There were chill days, adventure days around the island, rehearsals and dinners, volcanoes, the wedding itself. Getting ready. I’m so excited to see pictures! There were some precious moments: getting “Bridesmaid” shirts from the bride, figuring out hair and makeup, my dad coming in and out – I think the photographer got one of both him and the bride fixing hair in the mirror -, the first look at her in her dress, helping her get her train into the pickup truck she drove to the wedding (oh man. Amazing). Watching her watch my brother, my brother sitting faced away from her at the front. Distracting her when she kept saying, “I look at [him] and I’m gonna start crying.” For goodness, sake, I almost started crying then! Walking in with my other brother, the ring they both bought me for my 18th on my hand. Listening to them say their vows, watching them just be so, so in love. The delicious food, the hilarity of the dancing.

Pololū Valley



So that trip was amazing. In every way. Took a day to run around practically the whole island, then slowed down to one of the most delicious meals out I’ve ever had, with this guy who continues to make me happy.

Things are coming together.

Today, for example. I was finally able to go to a yoga class this evening, for the first time since realizing there were classes my company would pay for through a gym membership. I’ve been wanting to go for a month or more. Tonight managed to open up enough that I went. I’m pretty intimidated by gyms, so it was nice to go in, be pointed in the right direction, and join others who were learning – getting direction for a workout. That’s the other thing about yoga. It’s hard, but it doesn’t quite feel like working out. And it’s a nice balance of workout and meditation for me, my own getaway from the madness. It was a pretty small class tonight, and for the most part I didn’t feel judged. Though there was that time I was stretching the opposite side as everyone else…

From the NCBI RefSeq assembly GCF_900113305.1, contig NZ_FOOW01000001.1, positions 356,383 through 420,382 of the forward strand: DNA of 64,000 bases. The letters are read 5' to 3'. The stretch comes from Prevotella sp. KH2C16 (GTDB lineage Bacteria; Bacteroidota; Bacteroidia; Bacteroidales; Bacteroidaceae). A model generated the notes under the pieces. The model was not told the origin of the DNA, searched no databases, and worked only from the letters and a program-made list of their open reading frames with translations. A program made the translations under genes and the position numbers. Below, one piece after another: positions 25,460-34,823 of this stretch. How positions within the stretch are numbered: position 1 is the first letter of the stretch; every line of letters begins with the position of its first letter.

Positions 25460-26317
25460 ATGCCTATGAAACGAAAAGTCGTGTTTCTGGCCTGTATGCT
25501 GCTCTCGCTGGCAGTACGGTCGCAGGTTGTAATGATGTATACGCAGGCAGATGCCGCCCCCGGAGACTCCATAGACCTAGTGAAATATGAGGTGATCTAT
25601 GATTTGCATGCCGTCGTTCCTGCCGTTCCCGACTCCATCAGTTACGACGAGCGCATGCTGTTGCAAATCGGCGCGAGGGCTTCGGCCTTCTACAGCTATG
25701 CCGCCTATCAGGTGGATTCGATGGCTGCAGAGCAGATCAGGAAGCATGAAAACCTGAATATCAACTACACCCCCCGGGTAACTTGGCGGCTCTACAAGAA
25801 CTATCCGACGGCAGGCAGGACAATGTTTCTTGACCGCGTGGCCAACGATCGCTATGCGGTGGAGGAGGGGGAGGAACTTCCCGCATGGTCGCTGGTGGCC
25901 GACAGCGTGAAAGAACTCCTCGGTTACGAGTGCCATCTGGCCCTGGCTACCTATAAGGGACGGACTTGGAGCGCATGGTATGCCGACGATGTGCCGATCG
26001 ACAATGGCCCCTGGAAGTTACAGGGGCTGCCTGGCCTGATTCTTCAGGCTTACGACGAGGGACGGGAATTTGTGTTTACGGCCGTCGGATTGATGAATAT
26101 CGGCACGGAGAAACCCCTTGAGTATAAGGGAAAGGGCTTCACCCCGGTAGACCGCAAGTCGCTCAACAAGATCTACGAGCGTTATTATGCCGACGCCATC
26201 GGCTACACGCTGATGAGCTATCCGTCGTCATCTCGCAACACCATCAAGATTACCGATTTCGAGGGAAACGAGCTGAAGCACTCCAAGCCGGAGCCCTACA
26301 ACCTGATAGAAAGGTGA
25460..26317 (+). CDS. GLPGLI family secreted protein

Then there is the continuous, seemingly-in-vain attempt at getting into a morning routine that I like. Ideally, it includes meditation, eating breakfast, writing my novel, showering, and making some try to look nice rather than running out the door. ONE of those things might start to happen, which might spur on the others. Baby steps. There is a local writing group, and some members also either write early or would like to. So it’s looking like some of us are going to create a kind of phone/e-mail tree to wake the others up when they want. If we all want to get up around 6am, then one has to and then calls the others. Maybe they call three times every five minutes and then stop. Or something. But that could be really awesome.

I also recently discovered and then tried out a super fast breakfast-making operation. You can bake eggs into hard-boiled-ness. Requires a muffin tin and eggs. Sunday night I bake-boiled a dozen eggs at once, leaving me an easy breakfast of 2 eggs each morning. If you keep the shells on, they’ll last about a week. Take them off, and it’s 2 days. Ready? Pre-heat oven to 325F (350 if your oven runs a touch cool), put one egg per muffin space (this prevents them from moving around too much), and then bake for 25-30 minutes. So far, I’ve found the yokes tend towards one side when you’re done, and there are some pinprick brown dots when you peel them. Neither is reason for concern. Between that and the occasional Instant Breakfast (provided I both have milk and it’s not gone bad), I might start eating breakfasts. The bagel place by work will still tempt me on occasion, I’m sure, but I’m trying to get away from the intake of carbs in the morning. The Internet* says it’s not good for your day energy. So there. So…there…toasted bagel with cream cheese. :-/